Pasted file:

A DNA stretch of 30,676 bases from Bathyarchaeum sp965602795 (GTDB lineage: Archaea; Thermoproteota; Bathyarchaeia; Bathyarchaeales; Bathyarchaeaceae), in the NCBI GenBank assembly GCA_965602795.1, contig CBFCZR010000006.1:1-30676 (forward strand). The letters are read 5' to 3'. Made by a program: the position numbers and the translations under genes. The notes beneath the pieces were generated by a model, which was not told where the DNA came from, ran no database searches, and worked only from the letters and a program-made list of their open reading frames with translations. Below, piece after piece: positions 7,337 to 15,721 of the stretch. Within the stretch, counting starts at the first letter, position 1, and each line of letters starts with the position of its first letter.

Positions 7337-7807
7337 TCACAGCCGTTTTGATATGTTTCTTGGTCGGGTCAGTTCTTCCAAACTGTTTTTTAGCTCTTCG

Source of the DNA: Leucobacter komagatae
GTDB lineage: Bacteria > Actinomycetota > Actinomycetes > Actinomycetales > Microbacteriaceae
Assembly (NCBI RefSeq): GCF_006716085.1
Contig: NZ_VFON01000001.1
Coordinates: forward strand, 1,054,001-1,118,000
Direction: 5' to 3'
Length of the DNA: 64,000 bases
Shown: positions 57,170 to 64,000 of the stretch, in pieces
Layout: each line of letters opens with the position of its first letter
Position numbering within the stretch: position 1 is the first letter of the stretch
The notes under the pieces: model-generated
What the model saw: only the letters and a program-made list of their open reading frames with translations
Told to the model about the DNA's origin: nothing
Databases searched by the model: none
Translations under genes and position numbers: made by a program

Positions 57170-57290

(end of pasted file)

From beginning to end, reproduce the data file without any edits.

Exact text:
A DNA stretch of 30,676 bases from Bathyarchaeum sp965602795 (GTDB lineage: Archaea; Thermoproteota; Bathyarchaeia; Bathyarchaeales; Bathyarchaeaceae), in the NCBI GenBank assembly GCA_965602795.1, contig CBFCZR010000006.1:1-30676 (forward strand). The letters are read 5' to 3'. Made by a program: the position numbers and the translations under genes. The notes beneath the pieces were generated by a model, which was not told where the DNA came from, ran no database searches, and worked only from the letters and a program-made list of their open reading frames with translations. Below, piece after piece: positions 7,337 to 15,721 of the stretch. Within the stretch, counting starts at the first letter, position 1, and each line of letters starts with the position of its first letter.

Positions 7337-7807
7337 TCACAGCCGTTTTGATATGTTTCTTGGTCGGGTCAGTTCTTCCAAACTGTTTTTTAGCTCTTCG

Source of the DNA: Leucobacter komagatae
GTDB lineage: Bacteria > Actinomycetota > Actinomycetes > Actinomycetales > Microbacteriaceae
Assembly (NCBI RefSeq): GCF_006716085.1
Contig: NZ_VFON01000001.1
Coordinates: forward strand, 1,054,001-1,118,000
Direction: 5' to 3'
Length of the DNA: 64,000 bases
Shown: positions 57,170 to 64,000 of the stretch, in pieces
Layout: each line of letters opens with the position of its first letter
Position numbering within the stretch: position 1 is the first letter of the stretch
The notes under the pieces: model-generated
What the model saw: only the letters and a program-made list of their open reading frames with translations
Told to the model about the DNA's origin: nothing
Databases searched by the model: none
Translations under genes and position numbers: made by a program

Positions 57170-57290